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Foods High in Histamine

author image Beth Conlon
Beth Conlon is a registered dietitian with work published in several peer-reviewed journals. She holds a Bachelor of Arts in English from Saint Joseph's University and a Master of Science in nutrition from Marywood University. Conlon is currently pursuing a doctorate in biomedical sciences at the Albert Einstein College of Medicine.
Foods High in Histamine
Sliced eggplant on a cutting board. Photo Credit: olgakr/iStock/Getty Images

Foods high in histamine are those that undergo microbial fermentation, such as cheese and wine, or those that have been spoiled by microbial contamination. Upon ingestion, histamine is normally metabolized in the intestine and liver by enzymes called amine oxidases. However, certain individuals have low expression levels of these enzymes and consequently cannot properly metabolize histamine. This condition is called histamine-induced food intolerance, and it promotes allergy-like symptoms such as sneezing, flushed cheeks, headache, diarrhea and shortness of breath. Individuals who are diagnosed with histamine-induced food intolerance can relieve their symptoms by restricting foods that are high in histamine.

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Dairy Products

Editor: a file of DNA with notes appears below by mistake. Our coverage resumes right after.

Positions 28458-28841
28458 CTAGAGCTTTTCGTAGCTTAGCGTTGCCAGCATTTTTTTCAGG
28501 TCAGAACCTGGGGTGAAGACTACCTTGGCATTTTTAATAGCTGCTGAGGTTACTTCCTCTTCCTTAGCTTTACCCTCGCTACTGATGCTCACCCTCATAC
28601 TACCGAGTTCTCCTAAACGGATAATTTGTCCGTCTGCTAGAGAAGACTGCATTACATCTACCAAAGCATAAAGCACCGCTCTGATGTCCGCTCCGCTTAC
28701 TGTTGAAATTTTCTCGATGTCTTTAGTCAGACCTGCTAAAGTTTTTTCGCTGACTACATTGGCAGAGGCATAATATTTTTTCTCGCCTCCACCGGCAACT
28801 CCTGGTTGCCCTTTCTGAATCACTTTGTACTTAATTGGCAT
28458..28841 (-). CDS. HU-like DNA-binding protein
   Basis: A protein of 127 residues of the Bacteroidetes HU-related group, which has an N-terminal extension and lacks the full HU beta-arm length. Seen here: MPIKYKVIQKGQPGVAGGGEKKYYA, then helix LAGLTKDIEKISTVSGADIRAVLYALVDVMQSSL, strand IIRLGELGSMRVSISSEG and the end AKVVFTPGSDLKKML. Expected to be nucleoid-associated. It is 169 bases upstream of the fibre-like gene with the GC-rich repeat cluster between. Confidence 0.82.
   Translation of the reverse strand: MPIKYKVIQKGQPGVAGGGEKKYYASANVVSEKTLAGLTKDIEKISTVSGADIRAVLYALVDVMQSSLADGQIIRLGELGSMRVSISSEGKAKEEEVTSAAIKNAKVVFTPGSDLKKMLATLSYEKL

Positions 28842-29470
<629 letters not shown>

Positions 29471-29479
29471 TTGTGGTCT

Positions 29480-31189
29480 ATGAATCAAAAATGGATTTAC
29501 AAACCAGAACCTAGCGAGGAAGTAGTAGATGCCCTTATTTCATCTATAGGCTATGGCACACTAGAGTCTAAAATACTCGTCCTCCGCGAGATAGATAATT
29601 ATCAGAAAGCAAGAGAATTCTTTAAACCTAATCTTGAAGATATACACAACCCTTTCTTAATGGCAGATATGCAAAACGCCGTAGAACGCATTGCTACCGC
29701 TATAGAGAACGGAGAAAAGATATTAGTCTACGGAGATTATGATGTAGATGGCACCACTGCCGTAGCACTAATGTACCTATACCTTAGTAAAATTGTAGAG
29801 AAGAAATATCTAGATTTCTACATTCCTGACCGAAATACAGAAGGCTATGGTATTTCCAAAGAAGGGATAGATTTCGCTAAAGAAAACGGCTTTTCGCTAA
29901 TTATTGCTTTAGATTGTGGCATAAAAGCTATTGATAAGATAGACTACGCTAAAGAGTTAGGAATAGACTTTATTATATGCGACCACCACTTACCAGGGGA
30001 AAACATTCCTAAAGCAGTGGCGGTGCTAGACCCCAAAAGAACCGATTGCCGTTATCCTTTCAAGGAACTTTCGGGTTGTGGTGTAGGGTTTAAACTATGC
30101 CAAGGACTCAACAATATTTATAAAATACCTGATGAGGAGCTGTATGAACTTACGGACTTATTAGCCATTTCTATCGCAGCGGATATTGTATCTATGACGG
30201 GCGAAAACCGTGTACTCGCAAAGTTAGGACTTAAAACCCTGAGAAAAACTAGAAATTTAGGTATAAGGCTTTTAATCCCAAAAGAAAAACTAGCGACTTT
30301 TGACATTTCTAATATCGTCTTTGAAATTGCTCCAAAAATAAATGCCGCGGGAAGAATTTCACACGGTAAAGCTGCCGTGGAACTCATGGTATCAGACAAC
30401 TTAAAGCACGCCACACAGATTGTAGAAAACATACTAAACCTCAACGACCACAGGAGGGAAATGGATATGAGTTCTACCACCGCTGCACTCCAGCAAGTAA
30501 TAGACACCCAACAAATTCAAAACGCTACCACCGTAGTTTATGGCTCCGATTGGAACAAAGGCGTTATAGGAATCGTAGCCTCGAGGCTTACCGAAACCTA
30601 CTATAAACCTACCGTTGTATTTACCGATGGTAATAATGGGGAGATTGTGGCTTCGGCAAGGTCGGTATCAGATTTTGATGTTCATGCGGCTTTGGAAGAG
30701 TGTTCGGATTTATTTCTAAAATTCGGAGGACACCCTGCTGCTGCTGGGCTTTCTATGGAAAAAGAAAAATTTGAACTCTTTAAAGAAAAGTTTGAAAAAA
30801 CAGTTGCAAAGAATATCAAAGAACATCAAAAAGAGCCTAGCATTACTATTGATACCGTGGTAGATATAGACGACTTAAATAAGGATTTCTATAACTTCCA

Dairy products that are highest in histamine consist of fermented cheeses (gouda, camembert, cheddar, brie, roquefort, emmental, swiss, parmesan), yogurt, buttermilk and kefir. Plain milk and milk products such as ice cream, and curdled cheeses like cottage, ricotta and panir, are generally well tolerated.


Meat and poultry should be pure and fresh when consumed. Processed meats like salami, jerky and sausage are high in histamine. Histamine is an indicator of food quality, because meats that are spoiled by microbial contamination can also contain high levels of histamine. All processed meats and leftover cooked meats should be restricted.


Eating spoiled fish can result in a food-borne illness known as Scromboid poisoning, which is marked by high levels of histamine. Histamine occurs abundantly in the muscle fibers of fish, and is particularly high in mackerel, herring, sardine, anchovy and tuna. Cooking temperatures do not affect this type of food poisoning, so consuming high-quality and freshly prepared fish is especially important for individuals with food-induced histamine intolerance.


Certain vegetables, like sauerkraut, spinach, eggplant, pumpkin, pickled cabbage, and tomato products, including sauces and ketchup, contain concentrated amounts of histamine. All vegetables and foods or beverages containing these vegetables should be restricted. All other vegetables, vegetable products and juices are low in histamine.

Alcohol and Vinegar

Red-wine headaches are classical indicators of food-induced histamine intolerance. White wine, champagne, beer, vinegar and cider are also high in histamine and should be restricted. The alcohols that are not high in histamine include vodka, gin and rum.

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  • "American Journal of Clinical Nutrition;" Histamine and Histamine Intolerance; Laura Maintz and Natalija Novak; May 2007
  • "Clinical and Experimental Allergy;" Histamine-Free Diet: Treatment of Choice for Histamine-Induced Food Intolerance and Supporting Treatment for Chronical Headaches; F. Wantke, et al.; 1993
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